In October 1987, an elderly pedestrian was killed by an automobile while she was trying to access the Beacon Streetcar line in Brookline, Massachusetts. Immediately following the incident, community advocates worked with town officials to install a pedestrian signal at the site of the crash. However, many of the 12 other heavily-used surface stops in the corridor still had no pedestrian signals. By 1994, another seven people had been killed trying to access these surface stops. When activists again demanded action, they learned that Beacon Street was being redesigned by the state highway department. The highway department agreed to fund 90% of the replacement cost for the street’s old traffic lights contingent upon the town addressing the high pedestrian and automobile accident rate. The town created a 20 person committee comprised of residents, members of the Planning Board, Conservation Commission, Chamber of Commerce and the Transportation Board, a pedestrian safety advocate, and a planner from the Massachusetts Bay Transit Authority (MBTA). The committee met bi-weekly to make recommendations on design aspects of the project. Key design features for safe access to the streetcar included:
- Street narrowing to two lanes in each direction plus parking lanes.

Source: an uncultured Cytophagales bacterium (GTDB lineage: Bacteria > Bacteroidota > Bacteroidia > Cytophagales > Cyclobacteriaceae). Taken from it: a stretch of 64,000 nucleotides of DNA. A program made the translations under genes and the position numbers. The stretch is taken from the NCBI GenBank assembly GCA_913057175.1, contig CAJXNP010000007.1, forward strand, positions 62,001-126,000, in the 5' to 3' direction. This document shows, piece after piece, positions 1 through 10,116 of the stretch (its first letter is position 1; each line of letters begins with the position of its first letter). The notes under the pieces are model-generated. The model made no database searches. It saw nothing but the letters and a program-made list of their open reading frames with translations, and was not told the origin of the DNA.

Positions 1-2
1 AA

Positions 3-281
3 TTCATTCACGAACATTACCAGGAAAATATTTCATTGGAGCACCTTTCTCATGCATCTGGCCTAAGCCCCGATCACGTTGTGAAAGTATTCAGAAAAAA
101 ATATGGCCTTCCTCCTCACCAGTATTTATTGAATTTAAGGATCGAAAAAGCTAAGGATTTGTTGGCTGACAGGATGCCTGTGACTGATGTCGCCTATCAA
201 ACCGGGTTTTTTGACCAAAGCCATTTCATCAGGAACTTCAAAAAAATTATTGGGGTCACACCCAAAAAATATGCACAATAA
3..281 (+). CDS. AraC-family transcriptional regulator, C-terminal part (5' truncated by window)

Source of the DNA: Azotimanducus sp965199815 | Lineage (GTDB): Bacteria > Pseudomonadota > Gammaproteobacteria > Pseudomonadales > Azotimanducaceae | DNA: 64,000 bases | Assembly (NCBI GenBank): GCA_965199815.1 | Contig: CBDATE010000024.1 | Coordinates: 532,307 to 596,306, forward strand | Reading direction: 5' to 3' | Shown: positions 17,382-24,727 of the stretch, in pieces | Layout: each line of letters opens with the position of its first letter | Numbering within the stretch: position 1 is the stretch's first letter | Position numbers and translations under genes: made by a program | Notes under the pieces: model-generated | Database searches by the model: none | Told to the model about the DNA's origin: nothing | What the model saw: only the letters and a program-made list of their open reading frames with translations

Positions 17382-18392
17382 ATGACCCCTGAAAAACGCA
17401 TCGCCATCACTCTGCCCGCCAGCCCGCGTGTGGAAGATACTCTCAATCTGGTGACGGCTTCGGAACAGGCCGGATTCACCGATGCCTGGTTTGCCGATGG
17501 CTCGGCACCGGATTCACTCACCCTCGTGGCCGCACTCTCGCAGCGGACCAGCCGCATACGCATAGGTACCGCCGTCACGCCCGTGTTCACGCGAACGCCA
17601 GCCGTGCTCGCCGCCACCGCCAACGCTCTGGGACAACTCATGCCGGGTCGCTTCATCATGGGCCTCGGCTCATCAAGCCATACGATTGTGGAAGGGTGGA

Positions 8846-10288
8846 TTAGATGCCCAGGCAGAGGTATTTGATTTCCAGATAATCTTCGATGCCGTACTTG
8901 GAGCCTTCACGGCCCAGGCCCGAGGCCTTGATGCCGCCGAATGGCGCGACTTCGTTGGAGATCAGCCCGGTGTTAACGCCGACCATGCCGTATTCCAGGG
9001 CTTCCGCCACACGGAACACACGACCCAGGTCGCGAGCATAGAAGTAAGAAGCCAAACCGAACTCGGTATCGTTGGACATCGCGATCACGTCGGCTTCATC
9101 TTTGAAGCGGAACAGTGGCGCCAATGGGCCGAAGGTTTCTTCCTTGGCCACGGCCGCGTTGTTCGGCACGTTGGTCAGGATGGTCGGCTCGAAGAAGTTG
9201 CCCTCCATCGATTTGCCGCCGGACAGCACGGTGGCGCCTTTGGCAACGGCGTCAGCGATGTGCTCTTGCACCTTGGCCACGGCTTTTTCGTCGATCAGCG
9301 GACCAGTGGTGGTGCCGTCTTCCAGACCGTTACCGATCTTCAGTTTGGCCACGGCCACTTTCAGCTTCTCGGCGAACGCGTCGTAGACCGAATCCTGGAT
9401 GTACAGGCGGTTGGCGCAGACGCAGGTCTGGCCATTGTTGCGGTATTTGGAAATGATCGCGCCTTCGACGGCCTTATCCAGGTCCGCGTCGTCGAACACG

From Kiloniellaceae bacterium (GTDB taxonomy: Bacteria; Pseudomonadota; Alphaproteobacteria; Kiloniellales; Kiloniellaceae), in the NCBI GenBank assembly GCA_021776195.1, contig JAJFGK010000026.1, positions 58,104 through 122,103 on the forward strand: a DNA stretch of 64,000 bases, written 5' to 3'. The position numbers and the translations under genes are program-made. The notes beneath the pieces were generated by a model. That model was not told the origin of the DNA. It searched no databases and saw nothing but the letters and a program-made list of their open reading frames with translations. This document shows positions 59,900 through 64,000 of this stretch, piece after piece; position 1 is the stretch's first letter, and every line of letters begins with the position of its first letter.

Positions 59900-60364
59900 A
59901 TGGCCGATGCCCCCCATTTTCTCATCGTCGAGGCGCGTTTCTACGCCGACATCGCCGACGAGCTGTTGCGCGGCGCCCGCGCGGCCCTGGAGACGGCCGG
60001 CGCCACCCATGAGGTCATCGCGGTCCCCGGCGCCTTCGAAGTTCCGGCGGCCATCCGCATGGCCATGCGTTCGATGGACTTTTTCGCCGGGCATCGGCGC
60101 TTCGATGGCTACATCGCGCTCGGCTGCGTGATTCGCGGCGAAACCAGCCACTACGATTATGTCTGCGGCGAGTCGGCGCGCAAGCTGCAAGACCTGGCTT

- Pedestrian signals.
- Increased tree plantings and landscaping.
- Increased separation between passenger boarding areas and moving traffic.
- Curb extensions at many street corners.
- Tighter curb radii.
- Bulb-outs at stations to provide safe waiting areas for streetcar passengers.
By the end of the design process, the committee was able to get almost all recommendations implemented, balancing the needs of pedestrians, transit users, and vehicles.
Many of the improvements recommended by the committee were installed at stations in 2007. The pedestrian signals (many equipped with a countdown) and signal preemption system have improved pedestrian safety and transit operations. However, obstructed sightlines and inconsistent signalization can still make crossing the street to access the streetcar line challenging.
Contact: Dorthea Haas, WalkBoston, (617) 232-0104, email@example.com.
Case Study: Pilot Bus Stop Audit Program21
WalkBoston, a non-profit organization dedicated to improving walking conditions in cities and towns across Massachusetts, launched a demonstration program, the Neighborhood Bus Stop Program, in Roxbury/Dorchester, Massachusetts in 1998. The program was designed to improve access to transit, walking conditions, lighting, street crossings, signage, bus stop amenities and landscaping with the ultimate goal of increasing bus ridership.
The Neighborhood Bus Stop Program included a comprehensive audit of bus stops in Roxbury/Dorchester and recommendations for improvements that would enhance pedestrian safety and increase ridership. WalkBoston presented results of the audit and potential improvement strategies to the transit agency to demonstrate program feasibility and cost effectiveness. Key lessons learned from this effort include:
- Start with a demonstration project, not the whole system.